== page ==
Tolstoy in Austin: Richard Linklater’s ‘Boyhood’

By Emmanuel Bonin,
Guest Contributor

What happens when you get rid of a constitutive element of cinema, the movie shoot’s synchronicity? Cinema is one of the arts most concerned with time, and yet it hinges on a paradox, since even films supposed to take place over years or centuries are shot in a few weeks or months. Some artists decide to play with this paradox in movies supposed to take place in real time (think High Noon, the TV show 24 or more recently, Locke). No matter how masterful the illusion of real time on screen, this usually feels highly artificial, since it also took forever to create these supposedly real-time pieces.

Ellar Coltrane as Mason, Jr., 2002. Copyright IFC Films.

Ellar Coltrane as Mason, Jr., 2002. © Copyright IFC Films.

With Boyhood, Richard Linklater decided on a diametrically opposite approach, following a group of actors over a long period of time — 12 years — to create a fictional coming-of-age story that, thanks to its predicate, rings exceptionally true. The Texas-based director should be highly praised for his audacity. One of the best compliments to the film is that while we initially wish for the boy to grow up fast, in order to observe and indulge in the device, this simple family story grows on us very quickly and makes us forget about the trick.

And 12 years later. Copyright IFC Films.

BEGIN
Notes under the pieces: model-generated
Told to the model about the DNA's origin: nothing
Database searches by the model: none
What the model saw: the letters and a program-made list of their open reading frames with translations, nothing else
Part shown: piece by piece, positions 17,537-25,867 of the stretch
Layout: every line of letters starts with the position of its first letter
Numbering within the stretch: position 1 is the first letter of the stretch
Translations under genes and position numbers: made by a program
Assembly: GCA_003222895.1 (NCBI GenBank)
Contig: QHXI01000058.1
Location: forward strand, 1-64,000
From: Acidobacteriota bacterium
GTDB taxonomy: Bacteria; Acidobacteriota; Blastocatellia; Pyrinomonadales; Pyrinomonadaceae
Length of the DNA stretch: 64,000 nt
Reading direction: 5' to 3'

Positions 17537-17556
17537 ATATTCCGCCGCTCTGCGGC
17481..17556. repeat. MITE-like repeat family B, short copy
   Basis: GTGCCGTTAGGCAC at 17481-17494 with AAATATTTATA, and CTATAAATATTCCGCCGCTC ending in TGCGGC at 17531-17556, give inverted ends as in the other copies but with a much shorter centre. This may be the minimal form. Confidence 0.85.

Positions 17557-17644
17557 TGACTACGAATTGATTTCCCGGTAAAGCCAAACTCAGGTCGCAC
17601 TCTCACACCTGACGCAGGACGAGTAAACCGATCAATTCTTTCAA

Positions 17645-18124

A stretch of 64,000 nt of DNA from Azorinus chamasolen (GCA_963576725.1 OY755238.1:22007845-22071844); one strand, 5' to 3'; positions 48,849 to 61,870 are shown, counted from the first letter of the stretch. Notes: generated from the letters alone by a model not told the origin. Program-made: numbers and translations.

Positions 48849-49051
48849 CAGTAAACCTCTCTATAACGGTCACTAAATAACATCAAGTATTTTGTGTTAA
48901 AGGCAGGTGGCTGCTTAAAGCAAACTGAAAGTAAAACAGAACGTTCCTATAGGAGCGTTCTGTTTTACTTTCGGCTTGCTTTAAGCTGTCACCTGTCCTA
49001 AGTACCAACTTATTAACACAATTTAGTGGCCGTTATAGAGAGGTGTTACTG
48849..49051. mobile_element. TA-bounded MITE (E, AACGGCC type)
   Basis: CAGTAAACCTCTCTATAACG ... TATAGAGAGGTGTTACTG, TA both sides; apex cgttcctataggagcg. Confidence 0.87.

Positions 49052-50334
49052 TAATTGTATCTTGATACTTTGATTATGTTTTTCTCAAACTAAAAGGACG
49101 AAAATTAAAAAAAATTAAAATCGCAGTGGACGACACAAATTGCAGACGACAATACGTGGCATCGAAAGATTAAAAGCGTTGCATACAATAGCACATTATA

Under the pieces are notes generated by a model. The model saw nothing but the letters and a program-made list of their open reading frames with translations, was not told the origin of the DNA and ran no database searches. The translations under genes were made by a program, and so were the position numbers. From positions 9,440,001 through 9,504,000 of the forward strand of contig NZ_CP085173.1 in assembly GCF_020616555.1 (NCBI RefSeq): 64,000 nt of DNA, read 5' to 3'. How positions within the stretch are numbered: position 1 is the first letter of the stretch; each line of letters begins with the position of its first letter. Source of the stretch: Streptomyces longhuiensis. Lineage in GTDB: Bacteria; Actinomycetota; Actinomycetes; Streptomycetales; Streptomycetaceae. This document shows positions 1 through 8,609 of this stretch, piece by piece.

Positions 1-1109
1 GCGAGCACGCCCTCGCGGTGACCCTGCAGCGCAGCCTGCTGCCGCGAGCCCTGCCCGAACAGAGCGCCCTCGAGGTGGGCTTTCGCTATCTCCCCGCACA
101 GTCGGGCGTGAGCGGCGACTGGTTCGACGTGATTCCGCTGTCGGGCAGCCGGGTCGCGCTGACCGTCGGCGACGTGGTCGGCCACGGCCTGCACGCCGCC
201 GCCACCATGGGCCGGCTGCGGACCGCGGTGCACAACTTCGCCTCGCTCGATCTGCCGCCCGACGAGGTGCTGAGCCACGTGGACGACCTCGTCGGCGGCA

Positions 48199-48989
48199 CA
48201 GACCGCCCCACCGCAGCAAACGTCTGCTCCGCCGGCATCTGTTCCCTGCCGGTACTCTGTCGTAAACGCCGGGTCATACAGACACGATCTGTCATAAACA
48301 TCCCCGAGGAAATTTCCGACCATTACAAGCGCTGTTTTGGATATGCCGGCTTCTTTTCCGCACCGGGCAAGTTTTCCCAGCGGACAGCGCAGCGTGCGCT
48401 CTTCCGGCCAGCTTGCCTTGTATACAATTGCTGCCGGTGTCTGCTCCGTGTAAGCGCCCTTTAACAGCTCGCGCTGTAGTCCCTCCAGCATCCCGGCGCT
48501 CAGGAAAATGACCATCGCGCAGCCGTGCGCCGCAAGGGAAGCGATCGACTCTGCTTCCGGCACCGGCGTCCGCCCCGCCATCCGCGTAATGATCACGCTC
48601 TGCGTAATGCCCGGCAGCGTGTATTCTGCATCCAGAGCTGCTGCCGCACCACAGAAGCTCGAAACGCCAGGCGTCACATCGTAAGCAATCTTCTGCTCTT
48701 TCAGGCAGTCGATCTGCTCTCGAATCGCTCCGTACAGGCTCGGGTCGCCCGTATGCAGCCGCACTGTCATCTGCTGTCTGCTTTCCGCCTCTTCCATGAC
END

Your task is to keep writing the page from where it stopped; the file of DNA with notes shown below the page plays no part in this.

…And 12 years later. © Copyright IFC Films.

Thanks to a consummate art of the ellipse, we follow the story of Mason Jr. (Ellar Coltrane), a six-year-old boy from the Lone Star state who grows into a college freshman over the course of 12 years. But we don’t lose track of his divorced mother (Patricia Arquette), his estranged dad (Ethan Hawke) and his at times annoying but always awkwardly cute sister (Linklater’s real-life daughter Lorelei).

For a few years now my wife, my son and I have been watching The Andy Griffith Show, that milestone of Sixties Americana. Since we only see a few episodes per month, and in chronological order, we are probably still in season 2 or 3, and Andy’s son Opie, played by a young, pre–Happy Days Ron Howard, has not aged too much yet. I know, though, that the show ran for 12 years, and like Mason Jr.’s, Opie’s voice will break, he will grow some facial hair, and I can cheat with my remote control to steal an image of him as a teenager in the last episodes. Boyhood rewards you with the same forbidden pleasure in a much shorter time (just under three hours).

Cinematic forerunner: Satyajit Ray's APU trilogy.

Cinematic forerunner: Satyajit Ray’s Apu trilogy.

I often thought of Satyajit Ray’s Apu Trilogy while viewing Boyhood. Part of the fascination the Indian master’s films held for me and my son when we saw the trilogy during a retrospective at the Aero Theatre in Santa Monica had to do with the novelistic approach to cinema. Following one character from birth to adulthood, Ray goes beyond the individual to describe a family, a society, a world.

Linklater does the same, and the veracity of his method lends a unique documentary flair to the film. Of course one can despair about the world it portrays, since this century’s Texas can seem a dreary place to live in. But to a certain extent so was Calcutta in the 1950s, and this is still fodder for great art and great emotion.

Of course, the young Ellar Coltrane may not be Jean-Pierre Léaud, and I am not convinced that I would want to follow Mason Jr.’s subsequent life the way I do Antoine Doinel’s. Behind his pleas to unorthodoxy lies a rather conventional contemporary teenager, just artsy enough to fulfill the expectations of parents who look, live and think like Richard Linklater and his wife. And the cinematic emotion probably does not equal what one feels when viewing Léaud emerge 40 years later on a bench in the Père-Lachaise cemetery during Tsai Ming Liang’s 2001 film What Time Is It Over There?.